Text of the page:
What follows is a PR attempt to soothe the gaping wound Forest struck to the fandom as they invite Claire to attend the next three comic conventions with them across the country – thus the premise for the rest of the book. Undaunted, Claire makes it her mission to convince the showrunner Jamie that SmokeHeart must go canon.

The other half of the story is told from the point of view of Forest, a young, handsome actor who’s trying to turn his first big-time television role into a major movie career. His biggest hurdle in getting cast as the lead in a movie about his favorite video game (sure to be a big blockbuster hit) is the pesky and determined Claire, filling his fans’ (and more importantly, potential director’s) heads with the lie that he’s gay. Forest draws the conclusion quite quickly that any read of his character being gay automatically follows that he must be too. And, according to him, gay actors don’t get cast as action-star leads.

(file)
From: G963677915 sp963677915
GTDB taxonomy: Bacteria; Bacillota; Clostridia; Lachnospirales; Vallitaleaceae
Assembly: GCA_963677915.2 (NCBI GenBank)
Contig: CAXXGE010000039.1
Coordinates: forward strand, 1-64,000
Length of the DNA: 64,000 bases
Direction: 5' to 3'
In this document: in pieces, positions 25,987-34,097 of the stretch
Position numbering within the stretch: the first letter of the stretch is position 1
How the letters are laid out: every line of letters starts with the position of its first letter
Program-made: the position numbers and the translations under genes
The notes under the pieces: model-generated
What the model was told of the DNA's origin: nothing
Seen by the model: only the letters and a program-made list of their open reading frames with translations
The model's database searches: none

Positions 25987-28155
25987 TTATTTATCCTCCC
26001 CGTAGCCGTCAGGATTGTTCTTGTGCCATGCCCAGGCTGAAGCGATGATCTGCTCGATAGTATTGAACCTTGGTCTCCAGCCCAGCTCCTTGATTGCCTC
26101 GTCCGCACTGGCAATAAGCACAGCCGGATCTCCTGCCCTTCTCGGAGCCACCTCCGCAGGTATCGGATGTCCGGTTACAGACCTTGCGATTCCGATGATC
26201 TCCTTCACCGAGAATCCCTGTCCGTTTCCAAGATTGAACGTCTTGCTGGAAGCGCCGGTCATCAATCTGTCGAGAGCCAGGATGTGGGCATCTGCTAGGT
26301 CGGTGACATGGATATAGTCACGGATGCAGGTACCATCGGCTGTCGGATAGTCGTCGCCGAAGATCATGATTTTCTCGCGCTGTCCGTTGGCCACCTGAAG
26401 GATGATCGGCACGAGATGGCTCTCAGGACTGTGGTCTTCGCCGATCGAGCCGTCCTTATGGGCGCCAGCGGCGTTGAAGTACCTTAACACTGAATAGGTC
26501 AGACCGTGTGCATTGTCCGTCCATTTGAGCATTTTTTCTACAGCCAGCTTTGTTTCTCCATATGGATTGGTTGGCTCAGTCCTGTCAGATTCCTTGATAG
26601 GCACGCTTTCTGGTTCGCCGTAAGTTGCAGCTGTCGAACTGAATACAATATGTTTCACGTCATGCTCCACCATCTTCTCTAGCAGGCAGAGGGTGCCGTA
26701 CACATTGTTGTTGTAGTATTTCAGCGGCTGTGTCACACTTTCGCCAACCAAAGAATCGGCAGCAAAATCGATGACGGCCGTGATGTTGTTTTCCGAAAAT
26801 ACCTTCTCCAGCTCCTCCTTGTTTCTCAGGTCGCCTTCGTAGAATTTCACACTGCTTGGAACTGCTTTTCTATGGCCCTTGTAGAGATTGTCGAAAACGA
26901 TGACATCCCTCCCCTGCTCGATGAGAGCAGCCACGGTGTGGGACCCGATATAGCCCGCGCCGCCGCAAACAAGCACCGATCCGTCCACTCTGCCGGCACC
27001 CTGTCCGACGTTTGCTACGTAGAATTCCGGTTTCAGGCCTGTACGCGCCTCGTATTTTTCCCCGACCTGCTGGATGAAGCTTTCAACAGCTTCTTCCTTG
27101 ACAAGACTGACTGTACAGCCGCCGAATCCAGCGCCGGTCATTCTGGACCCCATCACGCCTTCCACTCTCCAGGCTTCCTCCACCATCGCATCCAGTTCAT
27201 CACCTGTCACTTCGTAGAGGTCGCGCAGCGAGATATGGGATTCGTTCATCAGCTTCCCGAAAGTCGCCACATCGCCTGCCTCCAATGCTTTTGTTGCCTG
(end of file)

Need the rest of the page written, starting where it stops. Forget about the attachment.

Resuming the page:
The story spends a lot of time focusing on Claire and Forest’s individual sexual identity crises, which at times overlap. For Forest, it’s the notion that he feels straight – and he certainly didn’t have a choice to the contrary growing up – but then there’s Rico, the smiley, relaxed, kind co-star who plays Heart. He has eye crinkles. He isn’t bothered when people think Heart might be gay. He loves the fans. He’s at ease in his own skin. So inexplicably drawn to him, Forest has a hard time defining what exactly he does feel for Rico – and how exactly he’s played Smokey’s relationship with Heart onscreen.